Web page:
Paul Muldoon’s quirky, mad-scientist appearance with large gray hair and glasses exemplifies his ability to formulate his own award-winning writing style.
Last Thursday evening, the Northern Irish poet and Pulitzer Prize winner, Muldoon, spoke in Dolan Auditorium.
“[He] has been called, by the [London] Times Literary Supplement, ‘the most important writer in English born after the Second World War.’ So he seemed like a good choice,” said George Bilgere, a professor in John Carroll’s English Department, in his opening remarks.
Bilgere said that the Department of English concluded, “He has a wonderful ear for the richness and beauty of the English language. And, of course, there’s a great tradition of remarkable Irish writers before him: Seamus Heaney, Derek Mahon, Joyce, Yeats and on and on. It’s amazing that such a small country has produced so many major writers.”
Alumni, faculty, students and the community filled Dolan Auditorium to near capacity to listen to Muldoon’s inspiration and poetry.
“I was going in not knowing what to expect,” said freshman Nick Wojtasik. “He had a good balance of some seriousness and some humorous nonsense in his poerty which, combined with a relaxed atmosphere, made for a quite enjoyable time.”
Muldoon began the event on a personal note with a poem about the birth of his daughter, Dorothy. Even as an internationally-known writer, he revealed there are more important things than his literary career. “However corny it sounds for myself, and actually for my children, much more important than anything else is for my children to like me. Seriously, that is something I would like.”
Muldoon incorporated the audience by having them recite refrains from his poems such as, “with a click, and a click, and a clicky click” and other variations of this.
Dave Lucas, a 2002 John Carroll graduate, said, “I was even glad for the audience participation, too – poetry is special among the arts because it requires nothing but the human voice and ear. We hear a poet reciting his poem and can even recite it back to him. That’s something you don’t get when you sit down with his book.”
Muldoon finds that he writes many of his pieces from personal experience. “Well, I find it everywhere. I find that out of my usual routine I get more ideas rather than [fabricating things] just in the every day rut of things. So it can happen anywhere at all,” he said about inspiration.
Through his writing, he even reveals some of the most complex aspects of human emotion, as in his poem “Sideman.” In this piece, Muldoon speaks of companionship.
Muldoon affirms, “You know in many cases, poems begin with a phrase or an image that is striking.” This was apparent when he read the piece, “Sideman” and repeated the memorable refrain, “I’ll be your sideman, I’ll be by your side.”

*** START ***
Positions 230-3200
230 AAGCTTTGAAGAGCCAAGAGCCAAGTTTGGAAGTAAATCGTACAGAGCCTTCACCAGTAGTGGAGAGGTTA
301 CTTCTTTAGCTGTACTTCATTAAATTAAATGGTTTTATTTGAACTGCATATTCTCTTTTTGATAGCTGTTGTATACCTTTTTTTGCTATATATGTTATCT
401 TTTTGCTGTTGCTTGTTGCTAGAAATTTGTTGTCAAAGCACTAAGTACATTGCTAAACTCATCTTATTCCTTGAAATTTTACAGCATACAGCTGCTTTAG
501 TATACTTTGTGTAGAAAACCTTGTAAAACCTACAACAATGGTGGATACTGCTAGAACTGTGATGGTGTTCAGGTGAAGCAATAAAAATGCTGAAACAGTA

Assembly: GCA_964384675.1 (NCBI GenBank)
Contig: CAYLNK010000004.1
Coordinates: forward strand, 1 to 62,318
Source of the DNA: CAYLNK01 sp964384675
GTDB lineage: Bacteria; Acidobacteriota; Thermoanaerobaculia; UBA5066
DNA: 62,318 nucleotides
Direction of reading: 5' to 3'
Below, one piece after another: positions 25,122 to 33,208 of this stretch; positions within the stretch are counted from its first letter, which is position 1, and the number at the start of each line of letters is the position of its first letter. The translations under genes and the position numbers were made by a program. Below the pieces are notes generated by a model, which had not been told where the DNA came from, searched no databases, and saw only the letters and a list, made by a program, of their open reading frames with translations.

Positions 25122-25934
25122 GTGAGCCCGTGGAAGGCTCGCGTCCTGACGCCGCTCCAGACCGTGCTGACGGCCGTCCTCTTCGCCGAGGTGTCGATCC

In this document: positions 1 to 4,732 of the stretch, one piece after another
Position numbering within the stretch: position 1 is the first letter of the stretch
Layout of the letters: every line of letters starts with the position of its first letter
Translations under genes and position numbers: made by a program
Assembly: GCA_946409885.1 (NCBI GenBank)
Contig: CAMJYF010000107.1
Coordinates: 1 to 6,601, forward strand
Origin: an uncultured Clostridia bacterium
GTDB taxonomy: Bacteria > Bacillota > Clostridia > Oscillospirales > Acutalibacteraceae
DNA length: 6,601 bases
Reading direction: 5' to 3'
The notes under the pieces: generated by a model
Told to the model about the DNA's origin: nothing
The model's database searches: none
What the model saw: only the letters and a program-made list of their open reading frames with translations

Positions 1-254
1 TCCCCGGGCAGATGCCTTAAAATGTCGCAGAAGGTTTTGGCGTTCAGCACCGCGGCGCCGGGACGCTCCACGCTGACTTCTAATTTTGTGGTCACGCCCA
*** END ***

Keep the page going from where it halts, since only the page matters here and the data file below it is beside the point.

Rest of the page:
Muldoon has a unique literary language all his own. He uses metaphors and thumping rhymes to not only convey deeper meanings, but as a play on words to connect two or more unlike topics. For example, his poem “Hopewell Haiku” about his home in New Jersey, uses a metaphorical sumo wrestler-like bullfrog which transitions into the deeper emotion of loneliness.
Correlating with Muldoon’s wishes of his own legacy, “I hope people would think I was someone who tried their best, who had adventures with language that others could enjoy.”
Muldoon utilizes his personal creativity with words in his poem entitled, “Quoof.” The word “quoof” is a reference that was used with his family growing up representing a hot water bottle.
Lucas said, “The poem ‘Quoof’ always stands out to me because it’s a personal favorite of mine. I love the way he wrenches words into rhymes in the poem, but I also have a sentimental attraction to it because I read it as a sophomore in George Bilgere’s poetry workshop, now ten years ago.”
Muldoon ended with a familial tone with his poem, “Saab with Sandi.” This piece is told from the perspective of a father of a teenage daughter who is newly entering the dating world. This poem was relatable to this Dolan Auditorium audience in a variety of ways; fathers in attendance from the community and faculty, to students who have recently entered the dating world themselves.
Muldoon participated in a Q & A session at 4 p.m., as well as a reception for faculty and a select group of students.
“At the risk of sounding a bit smarty pants, I think the favorite piece will be the next one. The reason I do it is in the hope of one of these days that I will write something really interesting,” said Muldoon about his writing and future literary endeavors.